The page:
Why HIV is no longer a death sentence in Nigeria- NACA Boss

In Nigeria, remarkable strides have been made in the fight against HIV/AIDS, particularly over the past four years. The achievements in HIV control programming and the national response have exceeded those of the last three decades. This progress is a result of the concerted efforts poured into the national response to the virus. We’ve taken HIV awareness and treatment to the doorsteps of individuals and communities, extending beyond health facilities. The response from Nigerians has been overwhelmingly positive.

Currently, over 1.8 million people are receiving treatment for HIV, and their response to the medication is closely monitored. It is worth noting that once the virus is undetectable, it becomes non-transmissible and ceases to affect other individuals. This is a key strategy in our goal to end AIDS: identifying people with HIV, making the virus undetectable, and maintaining that status so that the virus is no longer a threat.

Previously, Nigeria faced a high number of HIV-infected babies, primarily due to pregnant women not accessing antenatal services and HIV testing. However, we’ve expanded prevention of mother-to-child transmission services, making them more accessible at the community level. This has led to a significant reduction in mother-to-child transmission.

HIV in Nigeria is no longer the death sentence it once was. The widespread availability of free medication at over 2,000 health facilities across the country has been instrumental in making the virus virtually disappear. This approach, when adhered to, allows individuals to lead healthy lives, managing HIV as they would chronic diseases like hypertension or diabetes.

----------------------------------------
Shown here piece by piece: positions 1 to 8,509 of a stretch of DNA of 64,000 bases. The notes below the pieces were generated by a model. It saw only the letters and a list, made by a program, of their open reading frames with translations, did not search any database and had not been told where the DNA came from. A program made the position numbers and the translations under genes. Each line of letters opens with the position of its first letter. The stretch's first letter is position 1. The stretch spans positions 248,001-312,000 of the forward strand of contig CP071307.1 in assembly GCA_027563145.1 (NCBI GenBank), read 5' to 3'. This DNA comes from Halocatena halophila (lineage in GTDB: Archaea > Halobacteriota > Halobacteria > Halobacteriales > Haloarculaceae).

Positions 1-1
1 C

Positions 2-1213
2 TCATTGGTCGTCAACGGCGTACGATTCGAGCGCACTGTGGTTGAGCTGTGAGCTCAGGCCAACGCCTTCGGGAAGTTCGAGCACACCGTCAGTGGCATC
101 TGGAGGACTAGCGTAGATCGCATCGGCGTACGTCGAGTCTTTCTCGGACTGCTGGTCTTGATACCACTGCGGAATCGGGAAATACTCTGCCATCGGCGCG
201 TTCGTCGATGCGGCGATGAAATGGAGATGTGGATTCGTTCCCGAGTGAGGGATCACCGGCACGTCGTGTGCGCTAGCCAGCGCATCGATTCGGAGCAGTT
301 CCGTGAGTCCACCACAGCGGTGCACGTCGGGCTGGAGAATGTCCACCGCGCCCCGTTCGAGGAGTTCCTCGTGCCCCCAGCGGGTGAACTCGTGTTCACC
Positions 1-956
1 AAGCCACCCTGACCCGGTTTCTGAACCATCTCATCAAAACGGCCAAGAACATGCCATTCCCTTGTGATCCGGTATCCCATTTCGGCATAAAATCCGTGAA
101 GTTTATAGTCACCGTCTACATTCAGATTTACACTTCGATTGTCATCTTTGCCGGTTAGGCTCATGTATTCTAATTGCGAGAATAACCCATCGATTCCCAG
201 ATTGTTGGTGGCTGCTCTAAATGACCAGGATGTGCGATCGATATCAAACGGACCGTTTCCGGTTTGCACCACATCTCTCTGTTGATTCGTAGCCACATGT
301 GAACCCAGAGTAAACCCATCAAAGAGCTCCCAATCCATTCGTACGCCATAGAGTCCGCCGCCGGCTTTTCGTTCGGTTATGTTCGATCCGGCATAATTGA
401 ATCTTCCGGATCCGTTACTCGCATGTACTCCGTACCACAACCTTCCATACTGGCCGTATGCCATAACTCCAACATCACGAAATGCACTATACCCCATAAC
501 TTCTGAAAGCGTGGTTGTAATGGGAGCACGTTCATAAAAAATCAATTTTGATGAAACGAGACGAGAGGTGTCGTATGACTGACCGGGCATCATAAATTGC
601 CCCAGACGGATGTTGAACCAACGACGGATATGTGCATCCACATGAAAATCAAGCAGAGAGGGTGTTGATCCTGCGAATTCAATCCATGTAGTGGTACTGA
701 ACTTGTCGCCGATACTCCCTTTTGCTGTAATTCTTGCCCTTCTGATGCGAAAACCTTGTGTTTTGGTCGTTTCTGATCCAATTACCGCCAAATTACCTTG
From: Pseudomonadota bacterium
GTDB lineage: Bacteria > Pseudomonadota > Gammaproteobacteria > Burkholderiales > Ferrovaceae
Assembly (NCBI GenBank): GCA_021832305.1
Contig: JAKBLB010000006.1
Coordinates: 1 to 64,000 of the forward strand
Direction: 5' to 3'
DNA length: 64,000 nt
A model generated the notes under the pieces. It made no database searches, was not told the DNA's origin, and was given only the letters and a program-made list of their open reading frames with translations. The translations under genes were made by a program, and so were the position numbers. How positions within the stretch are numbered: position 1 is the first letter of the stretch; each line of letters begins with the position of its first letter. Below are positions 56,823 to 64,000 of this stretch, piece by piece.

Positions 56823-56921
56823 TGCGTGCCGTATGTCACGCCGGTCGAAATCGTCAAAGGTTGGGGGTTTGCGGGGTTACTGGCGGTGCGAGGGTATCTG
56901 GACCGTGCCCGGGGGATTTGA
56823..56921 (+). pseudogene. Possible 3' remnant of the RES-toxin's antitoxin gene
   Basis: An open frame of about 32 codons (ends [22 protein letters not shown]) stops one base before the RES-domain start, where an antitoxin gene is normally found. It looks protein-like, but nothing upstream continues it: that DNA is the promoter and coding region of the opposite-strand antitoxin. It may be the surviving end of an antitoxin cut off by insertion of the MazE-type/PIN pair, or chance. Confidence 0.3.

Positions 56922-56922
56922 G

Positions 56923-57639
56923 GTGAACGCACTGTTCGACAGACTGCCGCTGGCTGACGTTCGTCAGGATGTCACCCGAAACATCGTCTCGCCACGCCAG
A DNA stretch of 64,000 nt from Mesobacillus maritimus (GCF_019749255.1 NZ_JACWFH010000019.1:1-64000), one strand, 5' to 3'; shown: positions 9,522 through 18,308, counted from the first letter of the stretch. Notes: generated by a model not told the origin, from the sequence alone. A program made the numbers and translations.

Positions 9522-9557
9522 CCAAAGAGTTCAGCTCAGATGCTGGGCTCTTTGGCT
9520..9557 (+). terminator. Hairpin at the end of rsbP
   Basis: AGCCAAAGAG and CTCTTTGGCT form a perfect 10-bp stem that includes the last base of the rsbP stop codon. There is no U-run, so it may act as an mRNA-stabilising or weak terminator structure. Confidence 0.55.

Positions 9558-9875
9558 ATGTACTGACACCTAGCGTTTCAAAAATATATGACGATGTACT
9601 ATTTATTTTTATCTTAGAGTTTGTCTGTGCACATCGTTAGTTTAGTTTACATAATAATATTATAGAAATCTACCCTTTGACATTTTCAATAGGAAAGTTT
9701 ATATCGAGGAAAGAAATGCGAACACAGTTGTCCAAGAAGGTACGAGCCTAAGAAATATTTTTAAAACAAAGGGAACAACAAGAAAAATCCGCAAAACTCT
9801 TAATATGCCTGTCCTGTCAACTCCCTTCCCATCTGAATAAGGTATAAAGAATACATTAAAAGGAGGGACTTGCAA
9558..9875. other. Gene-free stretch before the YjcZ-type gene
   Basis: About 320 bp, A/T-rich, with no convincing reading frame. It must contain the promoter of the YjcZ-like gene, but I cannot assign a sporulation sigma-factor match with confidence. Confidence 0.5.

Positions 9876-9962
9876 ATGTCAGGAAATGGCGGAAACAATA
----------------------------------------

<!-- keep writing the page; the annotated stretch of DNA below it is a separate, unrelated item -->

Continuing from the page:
To ensure that every home has access to HIV self-testing kits, we are working to make these kits available at pharmacies nationwide. The convenience and privacy of these self-tests empower individuals to take control of their health.

Pre-exposure prophylaxis and post-exposure prophylaxis are essential preventive measures for those at high risk of HIV infection. These approaches aim to stop the virus from taking hold before or after a potential exposure. Pre-exposure prophylaxis is mainly for key affected populations, such as men who have sex with men and sex workers, while post-exposure prophylaxis is administered after incidents like needle pricks in healthcare settings.

The 90-90-90 strategy, introduced by UNAIDS, aimed to end the AIDS epidemic by 2030. In Nigeria, our current target is 95-95-95, which focuses on identifying 95% of people living with HIV, placing them on medication, and achieving viral suppression. This approach brings us closer to ending AIDS, with the ultimate goal of no more HIV-related deaths or new infections.

As we strive to achieve these goals, funding remains a challenge. While HIV control programs require significant financial support, we’re working on innovative strategies to bridge funding gaps in the coming years. The Nigerian government’s commitment and contributions have been significant, but finding new sources of funding will be crucial to sustaining our progress.

Together, we are on a path to change the narrative surrounding HIV in Nigeria. Our efforts continue to make a profound impact on the lives of those affected by the virus, and with ongoing support, we are optimistic about our journey toward ending AIDS by 2030.